In this post, I explain how debt (and its partner, the sale of shares of stock) help pull the economy forward. With these types of financing, investment in new production becomes almost effortless as long as the return on investment stays high enough to repay debt with interest and to repay shareholders adequately. At some point, however, diminishing returns sets in because the most productive investments are made first.

…click on the above link to read the rest of the article…

The World’s Fragile Economic Condition – Part 1

The World’s Fragile Economic Condition – Part 1

Where is the world economy heading? In my opinion, a large portion of the story that we usually hear about how the world economy operates and the role energy plays is not really correct. In this post (to be continued in Part 2 in the near future), I explain how some of the major elements of the world economy seem to function. I also point out some relationships that tend to make the world’s economic condition more fragile.

Trying to explain the situation a bit further, the economy is a networked system. It doesn’t behave the way nearly everyone expects it to behave. Many people believe that any energy problem will be signaled by high prices. A look at history shows that this is not really the case: fighting and conflict are also likely outcomes. In fact, rising tariffs are a sign of energy problems.

The underlying energy problem represents a conflict between supply and demand, but not in the way most people expect. The world needs rising demand to support the rising cost of energy products, but this rising demand is, in fact, very difficult to produce. The way that this rising demand is normally produced is by adding increasing amounts of debt, at ever-lower interest rates. At some point, the debt bubble created to provide the necessary  demand becomes overstretched. Now, we seem to be reaching a situation where the debt bubble may pop, at least in some parts of the world. This is a very concerning situation.

Context. The presentation discussed in this post was given to the Casualty Actuaries of the Southeast. (I am a casualty actuary myself, living in the Southeast.) The attendees tended to be quite young, and they tended not to be very aware of energy issues. I was trying to “bring them up to speed.” This is a link to the presentation:  The World’s Fragile Economic Condition.

Slide 1

…click on the above link to read the rest of the article…

 

Introduction to the “World’s Fragile Economic Condition”

Introduction to the “World’s Fragile Economic Condition”

I will be giving a presentation to a group of casualty actuaries on September 17 called “The World’s Fragile Economic Condition.” I plan to write up the presentation in two posts, one covering the first three of the six sections of the presentation, and the second one covering the second three sections, so that it is easier to read online.

I am putting up a link now to the presentation, to allow those who want to look at the presentation now, a chance to do so.

The World’s Fragile Economic Condition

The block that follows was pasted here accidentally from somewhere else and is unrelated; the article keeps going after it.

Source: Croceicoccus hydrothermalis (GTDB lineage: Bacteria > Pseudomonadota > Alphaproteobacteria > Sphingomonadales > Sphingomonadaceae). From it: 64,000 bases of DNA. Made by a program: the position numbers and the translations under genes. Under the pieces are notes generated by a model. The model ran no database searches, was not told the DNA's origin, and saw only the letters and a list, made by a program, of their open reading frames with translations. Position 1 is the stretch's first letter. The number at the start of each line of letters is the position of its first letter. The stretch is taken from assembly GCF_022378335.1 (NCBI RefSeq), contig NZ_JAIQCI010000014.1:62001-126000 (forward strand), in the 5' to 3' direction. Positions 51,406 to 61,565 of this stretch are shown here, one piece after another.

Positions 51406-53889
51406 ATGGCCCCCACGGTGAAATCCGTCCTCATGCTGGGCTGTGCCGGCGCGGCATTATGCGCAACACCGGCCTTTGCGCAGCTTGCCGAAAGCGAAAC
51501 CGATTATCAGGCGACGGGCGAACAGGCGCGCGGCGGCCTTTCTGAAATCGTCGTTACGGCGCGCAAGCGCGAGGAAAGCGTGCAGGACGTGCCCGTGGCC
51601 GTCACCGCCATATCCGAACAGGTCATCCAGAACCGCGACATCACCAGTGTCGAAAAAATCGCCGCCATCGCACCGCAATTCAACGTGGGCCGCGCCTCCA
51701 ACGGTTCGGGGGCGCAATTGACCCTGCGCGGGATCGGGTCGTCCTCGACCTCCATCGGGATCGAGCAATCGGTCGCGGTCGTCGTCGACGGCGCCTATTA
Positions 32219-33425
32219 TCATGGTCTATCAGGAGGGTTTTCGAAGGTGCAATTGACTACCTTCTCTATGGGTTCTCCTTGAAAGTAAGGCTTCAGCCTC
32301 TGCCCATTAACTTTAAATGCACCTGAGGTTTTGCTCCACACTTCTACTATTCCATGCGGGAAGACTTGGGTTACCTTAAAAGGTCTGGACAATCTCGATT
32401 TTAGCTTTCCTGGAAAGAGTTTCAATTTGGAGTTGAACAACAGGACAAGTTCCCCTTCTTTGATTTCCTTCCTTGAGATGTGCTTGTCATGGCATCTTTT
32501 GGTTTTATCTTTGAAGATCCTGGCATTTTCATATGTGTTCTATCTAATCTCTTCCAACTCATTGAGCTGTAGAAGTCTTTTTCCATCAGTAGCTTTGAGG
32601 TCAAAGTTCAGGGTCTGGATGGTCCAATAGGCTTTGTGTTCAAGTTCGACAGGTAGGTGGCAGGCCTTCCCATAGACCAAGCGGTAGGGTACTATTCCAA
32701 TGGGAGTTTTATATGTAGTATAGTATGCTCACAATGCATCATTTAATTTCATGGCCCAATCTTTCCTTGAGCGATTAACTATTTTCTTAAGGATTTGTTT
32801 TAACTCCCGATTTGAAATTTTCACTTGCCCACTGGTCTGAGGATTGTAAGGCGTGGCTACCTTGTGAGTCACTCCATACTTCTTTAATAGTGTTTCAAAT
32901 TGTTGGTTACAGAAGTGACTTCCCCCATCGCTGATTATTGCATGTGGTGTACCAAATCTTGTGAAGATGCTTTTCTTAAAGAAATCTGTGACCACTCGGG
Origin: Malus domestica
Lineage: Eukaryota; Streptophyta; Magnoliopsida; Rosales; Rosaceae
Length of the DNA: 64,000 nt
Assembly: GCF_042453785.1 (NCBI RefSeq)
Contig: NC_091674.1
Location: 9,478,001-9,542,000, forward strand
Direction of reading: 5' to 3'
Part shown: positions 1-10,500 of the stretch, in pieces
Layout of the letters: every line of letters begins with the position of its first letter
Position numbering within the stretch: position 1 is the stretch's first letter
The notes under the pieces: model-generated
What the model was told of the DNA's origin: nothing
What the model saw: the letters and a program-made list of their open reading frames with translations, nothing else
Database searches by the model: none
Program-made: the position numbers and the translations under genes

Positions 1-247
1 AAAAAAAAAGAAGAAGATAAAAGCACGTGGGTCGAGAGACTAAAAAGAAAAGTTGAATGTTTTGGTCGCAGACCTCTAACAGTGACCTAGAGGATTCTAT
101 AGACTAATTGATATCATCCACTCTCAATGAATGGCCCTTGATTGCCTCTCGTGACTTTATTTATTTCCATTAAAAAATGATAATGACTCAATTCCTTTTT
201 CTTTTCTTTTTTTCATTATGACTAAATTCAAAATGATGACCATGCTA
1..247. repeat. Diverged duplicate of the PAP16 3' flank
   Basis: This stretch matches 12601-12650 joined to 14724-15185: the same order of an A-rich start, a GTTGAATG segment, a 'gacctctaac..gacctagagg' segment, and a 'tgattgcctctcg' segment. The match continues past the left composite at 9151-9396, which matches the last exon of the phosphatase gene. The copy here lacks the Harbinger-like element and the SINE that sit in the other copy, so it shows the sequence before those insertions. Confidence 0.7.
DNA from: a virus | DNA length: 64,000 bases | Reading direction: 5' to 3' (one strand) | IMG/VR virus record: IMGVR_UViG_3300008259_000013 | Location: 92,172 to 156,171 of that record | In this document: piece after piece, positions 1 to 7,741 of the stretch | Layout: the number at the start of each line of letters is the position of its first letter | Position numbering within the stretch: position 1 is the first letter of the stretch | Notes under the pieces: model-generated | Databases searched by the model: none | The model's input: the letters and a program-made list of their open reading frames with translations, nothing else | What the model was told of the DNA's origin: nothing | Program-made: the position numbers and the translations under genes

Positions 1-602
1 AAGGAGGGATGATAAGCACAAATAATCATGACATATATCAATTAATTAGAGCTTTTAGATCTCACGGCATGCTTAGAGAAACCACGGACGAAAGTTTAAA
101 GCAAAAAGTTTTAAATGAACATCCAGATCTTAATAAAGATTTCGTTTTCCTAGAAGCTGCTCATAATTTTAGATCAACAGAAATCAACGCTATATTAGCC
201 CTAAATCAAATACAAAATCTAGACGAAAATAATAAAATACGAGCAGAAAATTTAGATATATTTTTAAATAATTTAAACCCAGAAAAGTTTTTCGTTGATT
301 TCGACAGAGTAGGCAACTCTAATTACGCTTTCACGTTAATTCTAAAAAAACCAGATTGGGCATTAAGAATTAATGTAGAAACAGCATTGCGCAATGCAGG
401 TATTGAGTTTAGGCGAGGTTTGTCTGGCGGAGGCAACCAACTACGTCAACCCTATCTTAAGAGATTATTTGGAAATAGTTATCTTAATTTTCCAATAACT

This presentation pulls together quite a few things I have been talking about. It also adds a new model of how our self-organizing economy works.

This is the outline of what I discuss in the presentation:

How energy shortages really affect the economy

How energy shortages really affect the economy

Many people expect energy shortages to lead to high prices. This is based on their view of what “running out” of oil might do to the economy.

In this post, I look at historical data surrounding inadequate energy supply. I also consider some of the physics associated with the situation. I see a strange coincidence between when coal production peaked (hit its maximum production before declining) in the United Kingdom and when World War I broke out. There was an equally strange coincidence between when the highest quality coal peaked in Germany and when World War II broke out. A good case can be made that inadequate energy supply is associated with conflict and fighting because leaders recognize how important an adequate energy supply is.

Some of my previous analysis has shown that if we view energy in terms of average energy supply per person, the world as a whole may be again entering into a period of inadequate energy supply. If my view is correct that inadequate energy supply leads to increased conflict, the recent discord that we have been seeing among world leaders may be related to today’s low supply of energy. (My energy analysis considers the combined energy supply available per person from fossil fuels, nuclear, and renewables. It is not simply an oil-based analysis.)

The physics of the low energy situation may be trying to “freeze out” the less efficient portions of the economy. If successful, the outcome might be analogous to the collapse of the central government of the Soviet Union in 1991, after oil prices had been low for several years. Total energy consumption of countries involved in the collapse dropped by close to 40%, on average. The rest of the world benefitted from lower oil prices (resulting from lower total demand). It also benefitted from the oil that remained in the ground and consequently was available for extraction in recent years, when we really needed it.

…click on the above link to read the rest of the article…